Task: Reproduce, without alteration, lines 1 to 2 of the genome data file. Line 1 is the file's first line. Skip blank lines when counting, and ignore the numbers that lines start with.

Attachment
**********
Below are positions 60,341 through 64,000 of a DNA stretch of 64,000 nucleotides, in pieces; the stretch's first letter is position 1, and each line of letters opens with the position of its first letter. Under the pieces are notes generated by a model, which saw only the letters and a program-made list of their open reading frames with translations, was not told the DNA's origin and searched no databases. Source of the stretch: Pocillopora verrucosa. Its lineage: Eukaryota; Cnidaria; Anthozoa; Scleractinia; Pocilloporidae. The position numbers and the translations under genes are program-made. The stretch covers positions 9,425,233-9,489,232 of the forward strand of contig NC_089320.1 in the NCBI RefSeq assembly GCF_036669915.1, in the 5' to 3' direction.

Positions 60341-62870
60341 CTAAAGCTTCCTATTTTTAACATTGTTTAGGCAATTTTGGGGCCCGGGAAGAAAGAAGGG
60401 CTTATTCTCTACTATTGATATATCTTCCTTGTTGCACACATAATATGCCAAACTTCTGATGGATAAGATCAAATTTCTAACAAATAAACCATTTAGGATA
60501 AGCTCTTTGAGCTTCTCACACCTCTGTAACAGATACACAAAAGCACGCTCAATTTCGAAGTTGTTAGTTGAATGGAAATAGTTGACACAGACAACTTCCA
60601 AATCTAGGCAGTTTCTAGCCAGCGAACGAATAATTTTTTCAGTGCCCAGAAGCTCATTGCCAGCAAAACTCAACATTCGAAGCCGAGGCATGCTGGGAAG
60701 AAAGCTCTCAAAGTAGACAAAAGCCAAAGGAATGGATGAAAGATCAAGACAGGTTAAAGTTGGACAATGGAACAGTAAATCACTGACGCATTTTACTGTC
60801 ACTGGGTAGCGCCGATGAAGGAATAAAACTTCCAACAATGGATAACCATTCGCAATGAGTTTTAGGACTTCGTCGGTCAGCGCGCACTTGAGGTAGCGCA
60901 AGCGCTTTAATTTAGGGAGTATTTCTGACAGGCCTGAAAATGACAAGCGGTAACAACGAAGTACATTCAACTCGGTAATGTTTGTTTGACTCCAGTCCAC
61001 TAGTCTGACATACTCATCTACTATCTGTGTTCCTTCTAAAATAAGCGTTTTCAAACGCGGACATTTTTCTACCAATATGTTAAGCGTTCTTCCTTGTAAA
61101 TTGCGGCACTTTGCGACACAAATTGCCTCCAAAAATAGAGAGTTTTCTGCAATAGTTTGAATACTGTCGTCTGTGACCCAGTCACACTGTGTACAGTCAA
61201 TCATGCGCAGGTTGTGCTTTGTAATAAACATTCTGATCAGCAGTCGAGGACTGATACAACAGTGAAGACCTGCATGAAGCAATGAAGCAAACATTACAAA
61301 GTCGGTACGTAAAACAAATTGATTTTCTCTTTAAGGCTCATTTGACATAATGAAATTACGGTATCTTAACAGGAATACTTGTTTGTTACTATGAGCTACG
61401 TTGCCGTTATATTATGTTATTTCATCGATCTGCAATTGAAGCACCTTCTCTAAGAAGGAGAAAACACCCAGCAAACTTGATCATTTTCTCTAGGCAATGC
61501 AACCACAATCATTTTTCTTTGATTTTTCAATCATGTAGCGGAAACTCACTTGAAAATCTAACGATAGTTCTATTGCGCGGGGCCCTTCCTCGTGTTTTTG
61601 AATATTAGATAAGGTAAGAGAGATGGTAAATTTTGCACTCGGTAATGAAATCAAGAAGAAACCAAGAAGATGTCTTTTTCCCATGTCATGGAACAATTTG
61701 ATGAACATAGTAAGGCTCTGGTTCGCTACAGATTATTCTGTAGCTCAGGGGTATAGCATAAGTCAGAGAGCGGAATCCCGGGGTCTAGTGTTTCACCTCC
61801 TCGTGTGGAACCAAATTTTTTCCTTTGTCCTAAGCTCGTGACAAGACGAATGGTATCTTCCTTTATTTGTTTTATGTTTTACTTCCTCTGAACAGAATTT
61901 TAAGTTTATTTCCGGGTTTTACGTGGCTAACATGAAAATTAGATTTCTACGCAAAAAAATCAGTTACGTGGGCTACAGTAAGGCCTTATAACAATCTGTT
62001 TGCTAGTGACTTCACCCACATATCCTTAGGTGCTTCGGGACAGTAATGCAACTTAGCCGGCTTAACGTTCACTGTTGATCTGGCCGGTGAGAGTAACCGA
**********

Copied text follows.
Below are positions 60,341 through 64,000 of a DNA stretch of 64,000 nucleotides, in pieces; the stretch's first letter is position 1, and each line of letters opens with the position of its first letter. Under the pieces are notes generated by a model, which saw only the letters and a program-made list of their open reading frames with translations, was not told the DNA's origin and searched no databases. Source of the stretch: Pocillopora verrucosa. Its lineage: Eukaryota; Cnidaria; Anthozoa; Scleractinia; Pocilloporidae. The position numbers and the translations under genes are program-made. The stretch covers positions 9,425,233-9,489,232 of the forward strand of contig NC_089320.1 in the NCBI RefSeq assembly GCF_036669915.1, in the 5' to 3' direction.

Positions 60341-62870